Run Splashtop, A Free Web Centric OS To Reduce Your Exposure To Malware

imageCurrent statistics indicate that over 95 percent of viruses, spyware, and other types of malware, are designed and targeted to attack Microsoft Windows. And, the route by which the majority of malware spreads, and intrusion attempts take place is the Internet Browser.

It seems reasonable to make the point then, that if you’re not running Windows while surfing the Net, but instead, you’re running an alternative operating system, you shouldn’t have to unnecessarily worry about malware, viruses, and spyware.

Regular readers might recall that I do most of my surfing using Linux; specifically Ubuntu. And yes, I’m aware of of all the counter arguments that surround this choice – “security through obscurity”, “Linux is built from the ground up with security in mind”, and on and on.

None of the various contentious points of view really make much difference to me. The reality is straightforward – all statistics indicate that surfing with a non-Windows system can reduce the malware risks Windows users have to contend with.

If you are leaning towards running an alternative to Windows, while interacting with the Net, then Splashtop OS, a Linux driven Web centric, (Chrome focused), specialty operating system (which coexists with Windows),  and is close to “instant on”, – about 10 seconds to boot and reach the Net in my tests, is worth taking for a spin.

Splashtop, (in beta currently), was initially designed to run on specific HP systems only, but it can now run on virtually any Windows system. Following installation, (from within Windows), on subsequent boots you will have the opportunity to boot into Splashtop, or Windows, through a boot menu.

Booting back into Windows once you’re in Splashtop, is “one click” simple.

You won’t get lost during the install which is very straightforward.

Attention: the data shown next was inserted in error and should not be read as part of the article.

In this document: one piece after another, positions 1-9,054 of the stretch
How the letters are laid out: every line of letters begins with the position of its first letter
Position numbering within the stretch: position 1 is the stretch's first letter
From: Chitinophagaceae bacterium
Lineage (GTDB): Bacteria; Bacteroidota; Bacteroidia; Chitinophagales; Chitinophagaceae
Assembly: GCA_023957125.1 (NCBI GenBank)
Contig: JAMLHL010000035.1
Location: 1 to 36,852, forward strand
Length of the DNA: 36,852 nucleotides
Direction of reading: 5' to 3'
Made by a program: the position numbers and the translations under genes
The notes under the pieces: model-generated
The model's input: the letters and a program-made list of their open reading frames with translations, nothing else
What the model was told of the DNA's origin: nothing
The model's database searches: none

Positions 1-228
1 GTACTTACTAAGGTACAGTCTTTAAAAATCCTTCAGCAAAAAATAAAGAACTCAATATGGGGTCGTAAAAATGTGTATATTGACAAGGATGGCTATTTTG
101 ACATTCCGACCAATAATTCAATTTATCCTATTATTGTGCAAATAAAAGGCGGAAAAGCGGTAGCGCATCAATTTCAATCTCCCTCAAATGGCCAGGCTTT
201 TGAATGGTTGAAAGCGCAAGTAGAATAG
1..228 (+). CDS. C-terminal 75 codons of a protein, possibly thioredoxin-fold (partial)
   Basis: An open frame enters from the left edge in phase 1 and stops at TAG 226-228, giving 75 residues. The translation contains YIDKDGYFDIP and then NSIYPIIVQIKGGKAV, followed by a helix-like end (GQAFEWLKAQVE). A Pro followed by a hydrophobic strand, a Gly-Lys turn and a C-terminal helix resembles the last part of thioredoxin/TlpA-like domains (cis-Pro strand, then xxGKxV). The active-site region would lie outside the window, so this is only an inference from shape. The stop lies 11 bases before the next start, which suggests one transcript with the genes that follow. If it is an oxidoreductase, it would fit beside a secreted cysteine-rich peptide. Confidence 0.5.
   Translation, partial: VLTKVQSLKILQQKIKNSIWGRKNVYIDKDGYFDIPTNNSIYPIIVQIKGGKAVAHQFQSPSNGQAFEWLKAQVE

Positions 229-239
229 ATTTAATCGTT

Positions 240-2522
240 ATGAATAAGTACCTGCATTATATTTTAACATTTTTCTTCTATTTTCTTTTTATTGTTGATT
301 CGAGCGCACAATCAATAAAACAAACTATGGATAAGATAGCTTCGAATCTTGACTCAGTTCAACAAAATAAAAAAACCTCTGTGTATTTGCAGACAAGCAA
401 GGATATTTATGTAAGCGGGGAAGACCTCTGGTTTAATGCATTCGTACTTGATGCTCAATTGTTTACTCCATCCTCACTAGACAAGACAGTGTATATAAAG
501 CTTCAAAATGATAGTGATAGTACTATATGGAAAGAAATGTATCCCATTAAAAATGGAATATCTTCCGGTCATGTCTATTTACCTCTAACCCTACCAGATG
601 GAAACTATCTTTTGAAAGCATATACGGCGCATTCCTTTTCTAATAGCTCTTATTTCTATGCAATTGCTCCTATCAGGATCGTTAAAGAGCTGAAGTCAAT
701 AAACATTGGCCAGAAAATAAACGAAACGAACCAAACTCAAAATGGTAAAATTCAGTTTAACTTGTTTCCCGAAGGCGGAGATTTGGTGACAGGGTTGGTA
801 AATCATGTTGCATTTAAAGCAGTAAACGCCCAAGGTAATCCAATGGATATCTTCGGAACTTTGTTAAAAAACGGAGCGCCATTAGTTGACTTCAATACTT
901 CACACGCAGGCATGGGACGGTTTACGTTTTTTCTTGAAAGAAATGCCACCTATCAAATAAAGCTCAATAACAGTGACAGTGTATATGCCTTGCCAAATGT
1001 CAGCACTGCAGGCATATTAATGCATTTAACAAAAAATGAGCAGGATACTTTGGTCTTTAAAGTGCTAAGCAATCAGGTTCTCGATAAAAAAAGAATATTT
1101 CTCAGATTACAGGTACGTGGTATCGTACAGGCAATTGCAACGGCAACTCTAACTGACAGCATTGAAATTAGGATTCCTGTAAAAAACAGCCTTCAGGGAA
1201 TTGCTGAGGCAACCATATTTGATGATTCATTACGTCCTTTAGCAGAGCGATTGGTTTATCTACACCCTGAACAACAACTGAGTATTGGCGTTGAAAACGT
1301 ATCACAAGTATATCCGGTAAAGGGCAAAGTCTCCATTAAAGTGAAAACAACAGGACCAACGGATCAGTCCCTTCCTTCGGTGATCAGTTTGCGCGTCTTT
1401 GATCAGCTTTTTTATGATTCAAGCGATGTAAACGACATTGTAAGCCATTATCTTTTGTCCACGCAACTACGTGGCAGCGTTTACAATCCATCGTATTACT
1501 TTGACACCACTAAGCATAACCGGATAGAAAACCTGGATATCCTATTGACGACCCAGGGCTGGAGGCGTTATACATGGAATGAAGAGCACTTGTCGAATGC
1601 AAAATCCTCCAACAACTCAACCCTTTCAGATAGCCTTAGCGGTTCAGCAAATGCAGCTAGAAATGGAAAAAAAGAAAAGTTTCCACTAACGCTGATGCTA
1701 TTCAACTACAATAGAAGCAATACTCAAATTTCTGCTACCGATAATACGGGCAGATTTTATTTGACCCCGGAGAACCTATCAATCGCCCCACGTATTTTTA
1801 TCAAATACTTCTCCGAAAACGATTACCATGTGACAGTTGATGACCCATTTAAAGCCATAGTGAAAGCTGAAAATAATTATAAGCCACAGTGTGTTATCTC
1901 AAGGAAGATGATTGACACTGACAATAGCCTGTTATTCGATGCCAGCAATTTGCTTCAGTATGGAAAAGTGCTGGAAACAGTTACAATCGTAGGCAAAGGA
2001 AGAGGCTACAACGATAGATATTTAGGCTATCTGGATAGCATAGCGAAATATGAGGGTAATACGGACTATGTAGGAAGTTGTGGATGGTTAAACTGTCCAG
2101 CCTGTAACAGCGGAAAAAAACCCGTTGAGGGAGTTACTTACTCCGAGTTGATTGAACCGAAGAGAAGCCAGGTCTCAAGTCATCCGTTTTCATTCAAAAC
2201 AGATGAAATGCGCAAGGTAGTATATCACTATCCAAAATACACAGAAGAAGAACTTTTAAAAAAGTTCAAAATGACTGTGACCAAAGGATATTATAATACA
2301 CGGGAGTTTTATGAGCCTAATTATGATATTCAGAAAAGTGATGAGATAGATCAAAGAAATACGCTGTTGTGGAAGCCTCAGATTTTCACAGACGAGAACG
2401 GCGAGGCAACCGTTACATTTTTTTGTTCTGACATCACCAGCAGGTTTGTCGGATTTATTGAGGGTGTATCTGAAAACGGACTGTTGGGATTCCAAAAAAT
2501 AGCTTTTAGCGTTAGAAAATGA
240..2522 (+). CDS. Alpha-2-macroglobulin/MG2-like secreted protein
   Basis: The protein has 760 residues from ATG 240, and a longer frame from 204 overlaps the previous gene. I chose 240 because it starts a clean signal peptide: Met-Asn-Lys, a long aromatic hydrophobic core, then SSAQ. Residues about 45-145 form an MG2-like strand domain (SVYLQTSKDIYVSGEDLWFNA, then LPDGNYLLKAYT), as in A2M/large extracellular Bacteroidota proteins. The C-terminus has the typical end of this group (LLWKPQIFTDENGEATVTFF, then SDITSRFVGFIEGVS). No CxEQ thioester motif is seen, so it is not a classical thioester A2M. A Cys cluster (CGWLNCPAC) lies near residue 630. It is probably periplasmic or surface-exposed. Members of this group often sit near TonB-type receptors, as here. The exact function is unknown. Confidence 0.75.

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On completion of the install process, you will have an opportunity to gather additional information.

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and perform a number of setup tasks.

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The desktop is rather plain, but given that Splashtop has been designed as a Web centric OS, it’s still very functional.

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Fast facts:

FAST:  Starts in seconds — way before Windows

EASY:  Featuring Instant Search, powered by Bing

SAFE:  A Linux-based platform running Chromium

READY:  Includes Adobe Flash Player pre-installed

PERSONAL:  Choose from thousands of Web Apps, extensions, and themes at the Chrome Web Store, and install the ones you want

SIMPLE:  Your existing Windows bookmarks and Wi-Fi Settings profile can be imported from Windows into Splashtop OS

CONVENIENT:  Visual Bookmarks show thumbnails of recently visited web pages (or can be hidden if desired)

CUSTOMIZABLE:  From the Status Bar, check the status of network connections, volume, power supply; or open the Configuration Panel and then set your preferences

FLEXIBLE:  If desired, you can exit Splashtop OS and boot to the Windows OS at any time

Running Splashtop will allow you to surf, and interact with the Internet as you normally would – including interacting with instant messaging, email, music, photos, documents, gaming, etc. And, it really is virtually “instant on”.